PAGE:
WAZA Joins Global Partners to Battle Marine Litter

Date: 2017/08/02


WAZA joined with other key stakeholders to launch the World Aquariums Against Marine Litter campaign on 27 July in Monaco.


 Faced with doomsday scenarios that predict more plastic waste in the oceans than fish by the year 2050, the World Association of Zoos and Aquariums (WAZA) joined with the European Union, United Nations Environment and other key stakeholders to launch the World Aquariums Against Marine Litter campaign on 27 July in Monaco.

The campaign unites more than 80 aquariums worldwide to help reduce plastic refuse in the oceans and was introduced by H.S.H. Prince Albert II in a ceremony at the Oceanographic Museum of Monaco.

"Plastics are a major threat, not only for animal species that ingest them directly, but also for the food chain of which they are a part," said Prince Albert. "This is why it is essential to utilize awareness-raising efforts on such a major issue, like the initiative bringing us together today."

WAZA Chief Executive Officer Doug Cress committed the world's leading zoos and aquariums to help reduce plastic waste through outreach programmes.
"Behaviour change is not easy," Cress said. "It takes time and patience. But more than 700 million people visit zoos and aquariums each year, and we need to take advantage of this opportunity to work together to save our oceans."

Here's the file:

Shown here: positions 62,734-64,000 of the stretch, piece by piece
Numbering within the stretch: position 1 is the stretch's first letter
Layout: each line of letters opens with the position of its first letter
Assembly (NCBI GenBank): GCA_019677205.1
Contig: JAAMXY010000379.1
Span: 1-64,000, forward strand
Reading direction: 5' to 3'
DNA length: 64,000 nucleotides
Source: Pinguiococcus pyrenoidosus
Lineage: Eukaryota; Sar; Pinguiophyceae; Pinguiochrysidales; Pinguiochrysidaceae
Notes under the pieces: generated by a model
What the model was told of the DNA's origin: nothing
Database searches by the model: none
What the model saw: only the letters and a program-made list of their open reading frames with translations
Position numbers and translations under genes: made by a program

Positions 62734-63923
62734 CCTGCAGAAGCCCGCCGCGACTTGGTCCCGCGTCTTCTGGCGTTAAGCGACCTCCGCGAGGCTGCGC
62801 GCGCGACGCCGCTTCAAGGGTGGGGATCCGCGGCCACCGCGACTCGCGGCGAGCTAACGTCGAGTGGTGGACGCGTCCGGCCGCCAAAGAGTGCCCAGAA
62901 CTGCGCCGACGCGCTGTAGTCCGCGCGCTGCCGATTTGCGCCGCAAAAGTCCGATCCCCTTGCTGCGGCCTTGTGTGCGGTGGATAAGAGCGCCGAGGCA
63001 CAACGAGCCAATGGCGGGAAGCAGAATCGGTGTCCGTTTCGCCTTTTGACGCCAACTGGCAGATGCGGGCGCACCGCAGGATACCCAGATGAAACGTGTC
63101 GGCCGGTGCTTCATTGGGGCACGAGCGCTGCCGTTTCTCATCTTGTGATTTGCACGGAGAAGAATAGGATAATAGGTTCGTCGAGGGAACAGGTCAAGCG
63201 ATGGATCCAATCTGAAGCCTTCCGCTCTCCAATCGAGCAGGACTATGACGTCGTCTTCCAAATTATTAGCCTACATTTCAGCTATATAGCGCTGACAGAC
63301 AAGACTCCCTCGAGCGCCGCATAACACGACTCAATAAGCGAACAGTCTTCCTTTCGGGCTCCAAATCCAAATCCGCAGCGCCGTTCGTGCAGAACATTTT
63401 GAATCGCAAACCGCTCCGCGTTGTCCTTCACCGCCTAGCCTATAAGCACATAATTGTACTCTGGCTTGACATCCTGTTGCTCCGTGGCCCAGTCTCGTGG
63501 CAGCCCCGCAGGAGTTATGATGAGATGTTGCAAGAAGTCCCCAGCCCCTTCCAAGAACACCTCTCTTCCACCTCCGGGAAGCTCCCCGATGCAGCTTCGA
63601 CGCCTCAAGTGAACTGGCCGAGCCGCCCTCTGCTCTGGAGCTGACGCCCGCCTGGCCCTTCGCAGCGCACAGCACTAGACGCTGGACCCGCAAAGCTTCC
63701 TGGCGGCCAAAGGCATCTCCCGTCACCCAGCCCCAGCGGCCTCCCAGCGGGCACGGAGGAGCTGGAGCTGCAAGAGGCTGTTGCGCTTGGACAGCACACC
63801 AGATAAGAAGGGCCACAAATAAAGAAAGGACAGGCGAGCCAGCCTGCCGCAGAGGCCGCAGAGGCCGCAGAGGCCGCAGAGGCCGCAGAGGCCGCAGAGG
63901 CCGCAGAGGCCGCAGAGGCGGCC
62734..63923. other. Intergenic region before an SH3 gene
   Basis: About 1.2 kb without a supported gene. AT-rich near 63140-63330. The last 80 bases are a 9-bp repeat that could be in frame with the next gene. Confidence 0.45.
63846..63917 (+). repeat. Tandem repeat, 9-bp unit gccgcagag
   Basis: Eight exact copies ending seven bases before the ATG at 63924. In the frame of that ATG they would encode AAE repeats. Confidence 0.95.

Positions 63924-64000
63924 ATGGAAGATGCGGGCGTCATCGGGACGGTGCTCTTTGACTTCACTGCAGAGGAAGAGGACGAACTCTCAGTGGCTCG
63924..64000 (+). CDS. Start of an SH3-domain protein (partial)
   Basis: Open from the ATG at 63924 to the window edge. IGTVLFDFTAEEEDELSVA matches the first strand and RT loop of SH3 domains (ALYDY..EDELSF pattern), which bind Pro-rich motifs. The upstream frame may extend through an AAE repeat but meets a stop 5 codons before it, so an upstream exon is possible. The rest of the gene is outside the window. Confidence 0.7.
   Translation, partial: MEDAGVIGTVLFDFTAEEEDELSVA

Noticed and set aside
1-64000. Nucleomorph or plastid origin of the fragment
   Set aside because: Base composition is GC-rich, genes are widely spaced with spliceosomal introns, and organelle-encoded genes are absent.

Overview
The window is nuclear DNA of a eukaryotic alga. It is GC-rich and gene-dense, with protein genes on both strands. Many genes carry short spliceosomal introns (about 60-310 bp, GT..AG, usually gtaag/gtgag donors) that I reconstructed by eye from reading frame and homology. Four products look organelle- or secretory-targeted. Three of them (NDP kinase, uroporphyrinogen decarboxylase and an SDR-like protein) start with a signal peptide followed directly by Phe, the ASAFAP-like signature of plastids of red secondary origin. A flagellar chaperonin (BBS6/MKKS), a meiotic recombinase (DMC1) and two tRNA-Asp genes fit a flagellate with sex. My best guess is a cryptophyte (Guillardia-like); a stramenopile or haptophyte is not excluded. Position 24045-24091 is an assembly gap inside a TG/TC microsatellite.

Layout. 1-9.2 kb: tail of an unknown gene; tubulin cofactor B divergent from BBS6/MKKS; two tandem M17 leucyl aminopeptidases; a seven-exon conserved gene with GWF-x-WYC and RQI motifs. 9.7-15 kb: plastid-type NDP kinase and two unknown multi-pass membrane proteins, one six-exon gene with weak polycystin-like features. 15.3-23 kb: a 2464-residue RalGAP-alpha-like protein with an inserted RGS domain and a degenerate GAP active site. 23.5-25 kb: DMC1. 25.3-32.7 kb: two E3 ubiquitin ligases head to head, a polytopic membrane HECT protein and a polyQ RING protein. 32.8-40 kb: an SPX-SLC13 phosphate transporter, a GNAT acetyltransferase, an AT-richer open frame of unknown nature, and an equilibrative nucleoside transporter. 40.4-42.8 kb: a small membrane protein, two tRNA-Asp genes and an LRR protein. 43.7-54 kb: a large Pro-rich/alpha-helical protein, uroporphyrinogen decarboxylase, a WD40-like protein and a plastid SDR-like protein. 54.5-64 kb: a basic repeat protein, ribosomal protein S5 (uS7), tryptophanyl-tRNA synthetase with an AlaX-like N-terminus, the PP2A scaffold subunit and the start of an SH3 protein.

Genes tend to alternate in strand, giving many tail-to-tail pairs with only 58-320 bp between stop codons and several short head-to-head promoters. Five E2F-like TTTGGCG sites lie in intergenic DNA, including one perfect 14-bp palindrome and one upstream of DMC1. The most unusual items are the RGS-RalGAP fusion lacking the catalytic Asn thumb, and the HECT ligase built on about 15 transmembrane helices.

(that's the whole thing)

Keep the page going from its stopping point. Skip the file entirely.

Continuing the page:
Virtually every corner of the world's oceans is affected by pollution, a growing global challenge with an acute environmental, social and economic impact.
Marine pollution provokes deep ecological shifts, great losses in biodiversity and reduced commercial yields. Contaminants such as heavy metals accumulated through the food chain or bacterial loads in coastal waters directly affect the health of millions of people.

Plastic litter and urban waste are accumulating worldwide at an alarming rate. In some areas, micro plastics already outnumber plankton by six to one.
A special exhibit was unveiled at the Oceanographic Museum that displayed marine litter dredged from the Monaco harbor, and a sculpture by French artist Philippe Pasqua of a sea turtle wrapped in marine litter was placed in one of the museum's main halls.


"Aquariums are a television screen to the ocean," said Karmenu Vella, EU Commissioner for Environment, Maritime Affairs and Fisheries. "This campaign on marine litter is urgent and welcome...To bring change we must show them the reality of plastic pollution."


A number of WAZA member aquariums are included in the Global Aquariums Against Marine Litter campaign, including the Monterey Bay Aquarium, the Georgia Aquarium (USA), The Deep, Bristol Zoo (Great Britain), Loro Parque (Spain), Duisburg Zoo (Germany), Ocean Park (Hong Kong), Antwerp Zoo (Belgium), and the Vancouver Aquarium (Canada).


WAZA is the global alliance of leasing zoos and aquariums with nearly 400 members in over 50 countries. For more information, please visit www.waza.org or contact secretariat@waza.org.



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